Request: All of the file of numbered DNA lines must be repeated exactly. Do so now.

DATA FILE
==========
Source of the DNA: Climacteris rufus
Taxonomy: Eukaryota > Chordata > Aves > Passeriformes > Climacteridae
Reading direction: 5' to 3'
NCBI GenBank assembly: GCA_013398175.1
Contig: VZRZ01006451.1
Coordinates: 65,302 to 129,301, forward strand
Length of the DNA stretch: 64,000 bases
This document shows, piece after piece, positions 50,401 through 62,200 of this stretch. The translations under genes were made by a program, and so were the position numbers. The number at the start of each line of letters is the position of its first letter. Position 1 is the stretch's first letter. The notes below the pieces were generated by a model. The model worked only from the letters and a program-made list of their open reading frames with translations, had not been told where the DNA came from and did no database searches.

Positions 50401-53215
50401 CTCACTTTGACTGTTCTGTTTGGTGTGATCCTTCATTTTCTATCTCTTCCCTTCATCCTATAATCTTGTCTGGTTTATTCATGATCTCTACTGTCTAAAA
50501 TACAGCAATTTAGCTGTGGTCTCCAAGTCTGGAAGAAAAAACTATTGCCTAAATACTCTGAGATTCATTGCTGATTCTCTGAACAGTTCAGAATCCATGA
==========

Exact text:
Source of the DNA: Climacteris rufus
Taxonomy: Eukaryota > Chordata > Aves > Passeriformes > Climacteridae
Reading direction: 5' to 3'
NCBI GenBank assembly: GCA_013398175.1
Contig: VZRZ01006451.1
Coordinates: 65,302 to 129,301, forward strand
Length of the DNA stretch: 64,000 bases
This document shows, piece after piece, positions 50,401 through 62,200 of this stretch. The translations under genes were made by a program, and so were the position numbers. The number at the start of each line of letters is the position of its first letter. Position 1 is the stretch's first letter. The notes below the pieces were generated by a model. The model worked only from the letters and a program-made list of their open reading frames with translations, had not been told where the DNA came from and did no database searches.

Positions 50401-53215
50401 CTCACTTTGACTGTTCTGTTTGGTGTGATCCTTCATTTTCTATCTCTTCCCTTCATCCTATAATCTTGTCTGGTTTATTCATGATCTCTACTGTCTAAAA
50501 TACAGCAATTTAGCTGTGGTCTCCAAGTCTGGAAGAAAAAACTATTGCCTAAATACTCTGAGATTCATTGCTGATTCTCTGAACAGTTCAGAATCCATGA